The new 2-nm chip technology, says the company, helps advance the state-of-the-art in the semiconductor industry, addressing the growing demand for increased chip performance and energy efficiency in the era of hybrid cloud, AI, and the Internet of Things (IoT). The technology is projected to achieve 45 percent higher performance, or 75 percent lower energy use, than today's most advanced 7-nm node chips, based on the projected industry standard scaling roadmap.
"The IBM innovation reflected in this new 2-nm chip is essential to the entire semiconductor and IT industry," says Darío Gil, SVP and Director of IBM Research. "It is the product of IBM's approach of taking on hard tech challenges and a demonstration of how breakthroughs can result from sustained investments and a collaborative R&D ecosystem approach."
The potential benefits of these advanced 2 nm chips, says the company, could include:
- Quadrupling cell phone battery life , only requiring users to charge their devices every four days (based on current usage statistics for 7-nm-based cell phones).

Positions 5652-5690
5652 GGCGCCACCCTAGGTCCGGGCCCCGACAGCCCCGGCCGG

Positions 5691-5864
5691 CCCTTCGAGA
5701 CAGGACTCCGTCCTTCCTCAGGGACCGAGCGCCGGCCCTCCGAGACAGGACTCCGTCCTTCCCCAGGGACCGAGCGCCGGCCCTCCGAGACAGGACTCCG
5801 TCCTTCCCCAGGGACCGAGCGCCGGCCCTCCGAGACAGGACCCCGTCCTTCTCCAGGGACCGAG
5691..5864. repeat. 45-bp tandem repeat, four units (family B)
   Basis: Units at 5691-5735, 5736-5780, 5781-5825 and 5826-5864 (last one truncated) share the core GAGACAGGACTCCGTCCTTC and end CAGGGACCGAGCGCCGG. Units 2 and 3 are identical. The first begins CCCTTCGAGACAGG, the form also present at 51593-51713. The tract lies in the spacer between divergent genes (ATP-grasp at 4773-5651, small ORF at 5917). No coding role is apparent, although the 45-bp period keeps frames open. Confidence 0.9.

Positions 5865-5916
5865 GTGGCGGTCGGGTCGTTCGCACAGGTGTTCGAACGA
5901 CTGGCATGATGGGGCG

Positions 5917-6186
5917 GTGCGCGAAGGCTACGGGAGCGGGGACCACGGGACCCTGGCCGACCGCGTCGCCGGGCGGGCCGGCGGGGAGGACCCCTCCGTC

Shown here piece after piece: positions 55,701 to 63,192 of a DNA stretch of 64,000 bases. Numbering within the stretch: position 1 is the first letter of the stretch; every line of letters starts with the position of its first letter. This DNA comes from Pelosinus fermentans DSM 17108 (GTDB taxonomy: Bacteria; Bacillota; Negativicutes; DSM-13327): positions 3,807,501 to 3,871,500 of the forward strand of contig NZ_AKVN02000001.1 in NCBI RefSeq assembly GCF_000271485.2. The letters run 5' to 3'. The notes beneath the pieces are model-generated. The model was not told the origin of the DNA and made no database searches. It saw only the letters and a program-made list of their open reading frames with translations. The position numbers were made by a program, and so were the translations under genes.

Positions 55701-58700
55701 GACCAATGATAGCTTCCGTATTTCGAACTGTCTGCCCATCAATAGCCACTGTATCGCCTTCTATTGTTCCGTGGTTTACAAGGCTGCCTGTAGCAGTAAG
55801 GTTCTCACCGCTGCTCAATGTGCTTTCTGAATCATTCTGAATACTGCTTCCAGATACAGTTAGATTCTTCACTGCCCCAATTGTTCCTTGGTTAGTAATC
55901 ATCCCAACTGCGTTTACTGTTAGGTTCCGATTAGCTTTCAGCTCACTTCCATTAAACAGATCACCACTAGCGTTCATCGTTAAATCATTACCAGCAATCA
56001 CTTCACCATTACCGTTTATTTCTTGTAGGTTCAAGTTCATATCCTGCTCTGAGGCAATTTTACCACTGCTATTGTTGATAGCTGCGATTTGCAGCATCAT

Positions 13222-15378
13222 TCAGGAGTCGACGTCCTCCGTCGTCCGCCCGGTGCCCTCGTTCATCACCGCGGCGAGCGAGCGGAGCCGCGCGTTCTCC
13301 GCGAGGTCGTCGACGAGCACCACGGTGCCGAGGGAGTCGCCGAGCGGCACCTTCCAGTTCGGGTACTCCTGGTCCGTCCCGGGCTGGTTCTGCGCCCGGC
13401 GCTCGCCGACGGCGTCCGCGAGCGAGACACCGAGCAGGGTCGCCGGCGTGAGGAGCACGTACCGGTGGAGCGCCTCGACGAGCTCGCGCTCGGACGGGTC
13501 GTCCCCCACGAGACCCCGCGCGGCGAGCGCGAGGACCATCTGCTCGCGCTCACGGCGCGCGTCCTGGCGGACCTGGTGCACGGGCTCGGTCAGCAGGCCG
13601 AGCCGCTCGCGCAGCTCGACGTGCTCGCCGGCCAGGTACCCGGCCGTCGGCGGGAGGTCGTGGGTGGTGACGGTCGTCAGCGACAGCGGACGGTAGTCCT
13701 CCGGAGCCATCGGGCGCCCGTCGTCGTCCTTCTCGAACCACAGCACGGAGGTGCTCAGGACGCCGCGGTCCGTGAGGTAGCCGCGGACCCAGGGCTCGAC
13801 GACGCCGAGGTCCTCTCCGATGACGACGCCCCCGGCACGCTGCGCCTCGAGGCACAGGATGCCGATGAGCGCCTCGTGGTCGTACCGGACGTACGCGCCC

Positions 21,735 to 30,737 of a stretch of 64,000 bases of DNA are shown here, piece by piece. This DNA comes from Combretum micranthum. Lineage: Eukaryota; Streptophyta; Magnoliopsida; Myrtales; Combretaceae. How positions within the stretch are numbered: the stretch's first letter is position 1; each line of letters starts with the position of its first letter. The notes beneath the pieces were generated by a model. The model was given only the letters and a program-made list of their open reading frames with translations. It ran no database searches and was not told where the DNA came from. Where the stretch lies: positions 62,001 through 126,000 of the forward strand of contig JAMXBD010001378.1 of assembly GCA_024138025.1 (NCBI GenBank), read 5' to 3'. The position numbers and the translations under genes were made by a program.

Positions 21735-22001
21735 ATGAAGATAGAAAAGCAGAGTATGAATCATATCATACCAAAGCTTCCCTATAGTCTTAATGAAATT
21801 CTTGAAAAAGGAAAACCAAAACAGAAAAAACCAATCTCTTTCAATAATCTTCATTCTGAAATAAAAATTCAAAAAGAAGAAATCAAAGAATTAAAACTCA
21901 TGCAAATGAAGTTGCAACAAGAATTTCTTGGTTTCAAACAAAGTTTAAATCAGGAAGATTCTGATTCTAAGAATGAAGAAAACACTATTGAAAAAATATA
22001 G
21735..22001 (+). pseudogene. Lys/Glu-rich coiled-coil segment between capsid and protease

- Slashing the carbon footprint of data centers, which reportedly account for one percent of global energy use. Changing all of their servers to 2 nm-based processors could potentially reduce that number significantly.
- Drastically speeding up a laptop's functions, ranging from quicker processing in applications, to assisting in language translation more easily, to faster internet access.
- Contributing to faster object detection and reaction time in autonomous vehicles like self-driving cars.
Increasing the number of transistors per chip can make them smaller, faster, more reliable, and more efficient. The 2-nm design demonstrates the advanced scaling of semiconductors using the company's nanosheet technology .
Its architecture is offered as an industry first. Developed less than four years after the company announced its milestone 5-nm design, this latest breakthrough, says the company, will allow the 2-nm chip to fit up to 50 billion transistors on a chip the size of a fingernail.
More transistors on a chip